DIY Floral Wedding Garland

This post comes from Lisa Pryzystup of James’s Daughter Flowers, a florist out of Brooklyn, New York.

If I had a dime for every time I heard “We’re on a budget” from wedding clients, I’d have enough money to ensure that no one would ever have to be on a budget for any wedding ever till the end of time. And I totally get it. I’m planning my own wedding for this fall and guess what: We’re on a budget. One of my solves for this situation is going garland. Don’t get me wrong – it will still be a handsome chunk of change, but greens are far cheaper than actual blooms and they look so damn pretty winding down long tables and they smell amazing. That, plus they’re nuptial multitaskers (just like your super involved mother).
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We tricked this eucalyptus and bay leaf garland out with some of my favorite statement blooms (peonies and clematis!) for a high-impact and romantic look and used it as 1. a backdrop 2. a table runner and 3. bride and groom chair decoration.
Here’s how to get the look.
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What you’ll need:

Greenery: for this garland we used silver dollar eucalyptus and bay leaf but you can play around with any greens really — olive branches and other varieties of eucalyptus like seeded eucalyptus work well too.

Hearty blooms like peonies, roses, carnations, or chrysanthemums.

Floral wire

Floral water tubes (optional)

Floral shears/clippers

Wire clippers

*You can get all these supplies online at a floral supply store, I’ve also found that Michael’s and Jo-Ann Fabric are good resources.
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Many cities have floral districts where you can have a garland made for you. Each city has different rules for buying — you may need a license or be a registered florist to buy wholesale. In those cases you can try your hand at making the garland yourself. Here’s a link to a super helpful tutorial by Sammy Go of Bud Botanical Banditry. We got ours from Persaud at 28th Street Wholesale Flowers.
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Once you have your garland you can take the flowers you’ve bought and lay them in.
For the table runner you can simply clip the blooms you’ve chosen (we used peonies and clematis). Leave about 3-4 inches of stem and simply drop them into the garland. The flowers should be fine for the duration of the average reception without water but be sure to use heartier blooms like peonies or roses. If you want to be extra sure they don’t wilt you can buy floral water tubes and place the flowers in those before dropping them into the garland. Arranging in clusters of two to three will heighten the visual impact.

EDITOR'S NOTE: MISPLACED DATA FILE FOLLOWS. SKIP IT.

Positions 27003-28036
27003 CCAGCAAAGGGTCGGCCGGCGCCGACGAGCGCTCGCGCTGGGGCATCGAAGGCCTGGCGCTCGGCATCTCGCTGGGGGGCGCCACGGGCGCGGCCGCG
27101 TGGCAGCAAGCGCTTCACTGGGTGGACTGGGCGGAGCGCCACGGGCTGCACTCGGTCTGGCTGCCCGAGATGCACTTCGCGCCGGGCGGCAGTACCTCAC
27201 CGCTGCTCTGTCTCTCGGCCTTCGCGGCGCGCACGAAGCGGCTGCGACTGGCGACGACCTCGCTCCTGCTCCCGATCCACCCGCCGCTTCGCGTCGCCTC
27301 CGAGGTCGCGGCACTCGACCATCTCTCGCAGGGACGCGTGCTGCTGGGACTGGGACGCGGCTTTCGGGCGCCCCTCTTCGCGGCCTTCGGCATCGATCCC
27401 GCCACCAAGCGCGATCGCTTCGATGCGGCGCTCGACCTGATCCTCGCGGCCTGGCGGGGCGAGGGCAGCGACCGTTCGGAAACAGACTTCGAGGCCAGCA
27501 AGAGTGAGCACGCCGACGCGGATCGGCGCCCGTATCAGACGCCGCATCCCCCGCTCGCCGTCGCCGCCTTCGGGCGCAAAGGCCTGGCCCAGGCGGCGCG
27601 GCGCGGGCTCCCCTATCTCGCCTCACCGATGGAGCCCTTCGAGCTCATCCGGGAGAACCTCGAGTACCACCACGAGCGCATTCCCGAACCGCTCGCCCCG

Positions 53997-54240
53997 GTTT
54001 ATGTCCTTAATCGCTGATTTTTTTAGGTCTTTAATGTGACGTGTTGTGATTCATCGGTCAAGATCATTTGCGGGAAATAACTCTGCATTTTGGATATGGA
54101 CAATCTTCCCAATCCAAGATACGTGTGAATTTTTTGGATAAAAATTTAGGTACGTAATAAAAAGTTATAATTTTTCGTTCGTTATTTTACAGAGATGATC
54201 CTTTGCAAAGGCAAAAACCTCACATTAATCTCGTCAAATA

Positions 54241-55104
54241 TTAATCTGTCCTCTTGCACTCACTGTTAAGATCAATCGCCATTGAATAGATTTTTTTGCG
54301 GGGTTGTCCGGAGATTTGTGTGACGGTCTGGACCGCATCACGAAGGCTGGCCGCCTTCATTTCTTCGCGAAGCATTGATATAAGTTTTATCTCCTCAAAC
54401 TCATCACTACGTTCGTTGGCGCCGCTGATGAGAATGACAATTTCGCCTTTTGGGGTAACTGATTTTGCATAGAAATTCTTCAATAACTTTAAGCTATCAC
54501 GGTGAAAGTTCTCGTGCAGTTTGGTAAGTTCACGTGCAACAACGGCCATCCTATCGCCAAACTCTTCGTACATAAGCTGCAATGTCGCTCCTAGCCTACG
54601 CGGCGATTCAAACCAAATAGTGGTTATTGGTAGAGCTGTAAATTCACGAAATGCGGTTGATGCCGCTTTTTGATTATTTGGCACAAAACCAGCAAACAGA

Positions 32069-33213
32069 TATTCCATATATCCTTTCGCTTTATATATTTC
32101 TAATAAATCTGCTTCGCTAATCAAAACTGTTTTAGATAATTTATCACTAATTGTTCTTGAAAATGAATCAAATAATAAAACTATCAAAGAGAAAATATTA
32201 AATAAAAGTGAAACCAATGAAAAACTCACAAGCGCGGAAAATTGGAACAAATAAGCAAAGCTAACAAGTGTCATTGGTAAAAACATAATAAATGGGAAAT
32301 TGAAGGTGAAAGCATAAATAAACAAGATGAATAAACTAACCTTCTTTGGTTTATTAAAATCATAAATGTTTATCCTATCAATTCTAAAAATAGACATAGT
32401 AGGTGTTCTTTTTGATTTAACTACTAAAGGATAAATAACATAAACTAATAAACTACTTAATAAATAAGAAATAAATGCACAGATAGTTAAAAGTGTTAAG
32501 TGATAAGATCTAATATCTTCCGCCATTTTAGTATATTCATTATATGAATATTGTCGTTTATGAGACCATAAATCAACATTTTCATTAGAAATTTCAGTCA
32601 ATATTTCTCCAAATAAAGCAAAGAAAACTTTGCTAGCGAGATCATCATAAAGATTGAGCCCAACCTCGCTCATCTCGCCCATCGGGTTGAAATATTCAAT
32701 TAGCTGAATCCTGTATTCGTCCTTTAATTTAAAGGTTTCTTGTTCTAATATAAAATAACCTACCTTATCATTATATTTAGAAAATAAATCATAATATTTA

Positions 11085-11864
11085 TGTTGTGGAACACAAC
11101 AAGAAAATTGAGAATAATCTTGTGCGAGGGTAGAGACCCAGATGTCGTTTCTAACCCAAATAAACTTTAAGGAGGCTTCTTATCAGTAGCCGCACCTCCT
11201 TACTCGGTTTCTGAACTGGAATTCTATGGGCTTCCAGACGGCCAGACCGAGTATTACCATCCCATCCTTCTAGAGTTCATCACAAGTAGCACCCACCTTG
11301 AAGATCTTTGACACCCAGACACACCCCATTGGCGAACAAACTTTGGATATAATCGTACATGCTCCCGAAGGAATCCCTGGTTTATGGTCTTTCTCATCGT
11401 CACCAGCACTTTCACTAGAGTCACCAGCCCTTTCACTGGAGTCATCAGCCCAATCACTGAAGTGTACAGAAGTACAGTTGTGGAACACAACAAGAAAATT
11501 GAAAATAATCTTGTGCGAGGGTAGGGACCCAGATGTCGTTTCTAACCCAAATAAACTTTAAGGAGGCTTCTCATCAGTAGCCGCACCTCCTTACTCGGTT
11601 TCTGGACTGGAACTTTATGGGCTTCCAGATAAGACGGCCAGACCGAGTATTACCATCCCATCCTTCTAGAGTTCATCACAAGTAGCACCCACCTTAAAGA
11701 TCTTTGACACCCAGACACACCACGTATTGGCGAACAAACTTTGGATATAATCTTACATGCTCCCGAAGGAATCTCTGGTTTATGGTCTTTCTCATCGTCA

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For the hanging garland you’ll need to cut the flowers, also leaving about 3-4 inches of stem. You can generally use the length of the stem to work it into the preexisting infrastructure of the garland or you can also invest in some floral wire, push it through the base of the bloom and twist it together to create a longer “stem” that you can then wrap and twist into the garland for a more secure installation.
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Now that you’ve added the flowers to the garland you can use it as a backdrop, table runner (it’s nice to add taper candles and even citrus to the runner) or as a decoration on the back of the couple’s chairs. To secure the garland to the back of the chairs, wrap floral wire around each end of the garland leaving enough length to make a loop to hang over the corner of each chair.
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Venue: Isa
Follow Lisa on Instagram: @Brass_Tacks


  1. How far ahead of time do you think you can make the garland without worrying about it wilting?

  2. How do you calculate how much greenery to purchase for a garland. I am wanting to make them for my wedding and need to estimate how much to purchase. Is there a formula perhaps?

  3. any thoughts on the best place to buy silver dollar eucalyptus and or bay laurel? How far before the event should the greens be purchased? Thanks!

  4. How far in advance can you make the eucalyptus part of the garland, without it drying out? Thank you so much! Beautiful work.

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